My Mom, Mattie Pearl Fisher, always told me to believe in the magic. The magic meant miracles. These miracles of life can be big, small and everything in between.
This book is a journey through the events in her life. There are also the life lessons gained from those events.
My Mom was born at a time in history when being Black and female was a double curse. You had to look very hard to find any human or legal rights. Mom stood her ground. She was confident and fierce, always pushing forward, striving to do things she wanted to do. Mom turned a deaf ear to those who thought they could dictate her life.
My Mom’s story is very powerful and inspirational; her spirit tenacious and infectious. Mom encouraged all women she met to never settle for less than they deserved.
Let the tenacity of one woman inspire you to the greatness you were created for.Excerpts From Believe in the Magic
Mattie was born a Caulbearer. The Caul or Face Veil is a thin, filmy membrane, the remnants of the amniotic sac that covers or partially covers a newborn’s face immediately after birth. Some believe "caul children” have the ability to see behind the veil of life and death. It’s thought they can communicate with the dead and intuitively “know.” This was true for my Mother. From Supernatural and Unexplained chapter.Mattie’s mother and stepfather were cotton sharecroppers. They raised cotton on the plantation of white landowners back in the 1920’s. The sharecropping system was a financially oppressive one. The landowner assumed chief supervision of the farming operations and also retained legal rights to all the crops. Sharecroppers brought only their labor to the bargaining table to create income. The family often asked the landowner for credit keeping them bound financially. Mattie’s family seemed to be in a perpetual cycle of debt.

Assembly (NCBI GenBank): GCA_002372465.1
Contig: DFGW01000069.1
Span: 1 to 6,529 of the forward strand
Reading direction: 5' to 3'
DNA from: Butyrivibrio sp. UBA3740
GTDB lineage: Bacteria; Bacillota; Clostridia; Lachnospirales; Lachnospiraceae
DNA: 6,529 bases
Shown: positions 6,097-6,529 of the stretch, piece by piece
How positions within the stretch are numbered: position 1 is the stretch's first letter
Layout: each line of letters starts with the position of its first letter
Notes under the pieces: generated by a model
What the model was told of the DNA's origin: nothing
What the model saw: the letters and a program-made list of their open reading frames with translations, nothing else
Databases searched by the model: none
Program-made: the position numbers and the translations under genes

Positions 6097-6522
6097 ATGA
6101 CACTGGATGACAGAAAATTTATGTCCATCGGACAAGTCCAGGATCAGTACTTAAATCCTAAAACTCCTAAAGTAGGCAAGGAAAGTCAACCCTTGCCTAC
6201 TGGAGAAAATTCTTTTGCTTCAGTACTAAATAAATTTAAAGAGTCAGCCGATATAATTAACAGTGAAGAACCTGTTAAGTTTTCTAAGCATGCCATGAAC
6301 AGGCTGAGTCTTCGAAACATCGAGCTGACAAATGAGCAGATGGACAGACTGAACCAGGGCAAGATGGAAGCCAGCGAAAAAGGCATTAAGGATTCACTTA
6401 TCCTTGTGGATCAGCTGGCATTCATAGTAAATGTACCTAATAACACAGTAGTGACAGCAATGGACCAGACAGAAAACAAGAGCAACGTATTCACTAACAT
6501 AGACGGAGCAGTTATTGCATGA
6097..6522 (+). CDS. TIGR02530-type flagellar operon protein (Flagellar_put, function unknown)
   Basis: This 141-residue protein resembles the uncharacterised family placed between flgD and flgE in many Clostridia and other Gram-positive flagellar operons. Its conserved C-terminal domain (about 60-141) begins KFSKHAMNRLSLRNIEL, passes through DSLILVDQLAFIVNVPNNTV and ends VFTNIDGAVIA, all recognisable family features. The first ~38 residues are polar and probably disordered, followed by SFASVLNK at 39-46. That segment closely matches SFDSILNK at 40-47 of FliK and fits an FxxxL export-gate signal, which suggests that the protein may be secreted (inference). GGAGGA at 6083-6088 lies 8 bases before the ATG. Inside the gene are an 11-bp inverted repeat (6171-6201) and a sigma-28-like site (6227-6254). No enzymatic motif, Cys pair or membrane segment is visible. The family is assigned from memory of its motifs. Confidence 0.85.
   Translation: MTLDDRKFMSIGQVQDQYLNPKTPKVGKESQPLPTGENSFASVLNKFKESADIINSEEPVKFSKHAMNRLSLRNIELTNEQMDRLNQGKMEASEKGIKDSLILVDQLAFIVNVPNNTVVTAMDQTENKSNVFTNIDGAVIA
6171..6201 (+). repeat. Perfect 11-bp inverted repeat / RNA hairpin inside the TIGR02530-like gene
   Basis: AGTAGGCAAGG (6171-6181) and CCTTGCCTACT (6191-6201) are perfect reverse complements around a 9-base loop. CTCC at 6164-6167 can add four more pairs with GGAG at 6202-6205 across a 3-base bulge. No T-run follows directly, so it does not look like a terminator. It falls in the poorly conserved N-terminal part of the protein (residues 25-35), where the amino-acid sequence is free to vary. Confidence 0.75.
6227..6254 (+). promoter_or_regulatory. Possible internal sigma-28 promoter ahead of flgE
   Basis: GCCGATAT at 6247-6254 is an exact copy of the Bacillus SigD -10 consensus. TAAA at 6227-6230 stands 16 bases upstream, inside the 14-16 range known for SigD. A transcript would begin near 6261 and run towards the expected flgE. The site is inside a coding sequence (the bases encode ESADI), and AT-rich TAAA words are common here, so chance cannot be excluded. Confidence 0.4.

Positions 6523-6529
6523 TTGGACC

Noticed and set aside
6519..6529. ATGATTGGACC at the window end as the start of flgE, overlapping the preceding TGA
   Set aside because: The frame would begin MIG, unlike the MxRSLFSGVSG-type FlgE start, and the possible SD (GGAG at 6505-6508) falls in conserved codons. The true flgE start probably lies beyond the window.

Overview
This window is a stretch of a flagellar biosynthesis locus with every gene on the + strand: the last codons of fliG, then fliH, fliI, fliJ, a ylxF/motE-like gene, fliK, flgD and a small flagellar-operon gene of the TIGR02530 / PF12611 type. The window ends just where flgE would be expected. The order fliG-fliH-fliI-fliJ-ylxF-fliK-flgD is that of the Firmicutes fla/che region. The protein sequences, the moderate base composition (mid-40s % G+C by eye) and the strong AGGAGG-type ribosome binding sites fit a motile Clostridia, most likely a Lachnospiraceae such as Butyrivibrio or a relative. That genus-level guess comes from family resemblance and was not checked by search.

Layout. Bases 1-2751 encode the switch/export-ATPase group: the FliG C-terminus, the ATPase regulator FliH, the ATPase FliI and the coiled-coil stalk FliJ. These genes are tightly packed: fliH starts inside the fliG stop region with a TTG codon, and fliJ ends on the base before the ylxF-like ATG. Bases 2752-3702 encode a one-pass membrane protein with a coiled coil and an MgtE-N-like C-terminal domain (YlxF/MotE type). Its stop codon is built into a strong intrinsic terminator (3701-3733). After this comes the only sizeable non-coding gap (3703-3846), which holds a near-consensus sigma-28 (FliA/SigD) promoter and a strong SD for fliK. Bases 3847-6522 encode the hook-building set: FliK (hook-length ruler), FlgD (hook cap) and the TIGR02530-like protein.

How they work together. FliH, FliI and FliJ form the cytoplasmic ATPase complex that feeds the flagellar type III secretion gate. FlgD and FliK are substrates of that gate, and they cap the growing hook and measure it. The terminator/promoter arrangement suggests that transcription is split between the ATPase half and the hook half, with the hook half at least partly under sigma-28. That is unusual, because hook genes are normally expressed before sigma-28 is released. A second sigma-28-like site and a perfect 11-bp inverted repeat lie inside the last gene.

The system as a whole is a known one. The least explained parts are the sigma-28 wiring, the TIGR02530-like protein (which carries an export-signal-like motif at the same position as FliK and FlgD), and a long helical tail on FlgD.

Even as a child Mattie knew this system was not right. She would rebel against picking the cotton. One day when she was only 12 years old, her anger at her stepfather and the unfair system finally all came to a head. From Ahead of her Time chapter
This was hardest thing I ever had to do. Holding her hand, I took a deep breath and asked, “Mom are you fighting because you’re a fighter? Or, are you fighting for Crystal and me? I know you’re tired.” I paused, took another deep breath, and dug deep down in my soul. “Mom if you’re tired and you want to go, it’s okay. I’m strong like you. Crystal and I will miss you forever but we will be okay. Do what’s best for you.”
Mom, it hurts so much to see you like this. I don’t know what else to do.” Then a Bible verse came to mind. It was the first Bible verse she taught me when I was a little girl. Holding her hand again, I closed my eye and began to recite the 23rd Psalm aloud. From Sunset chapter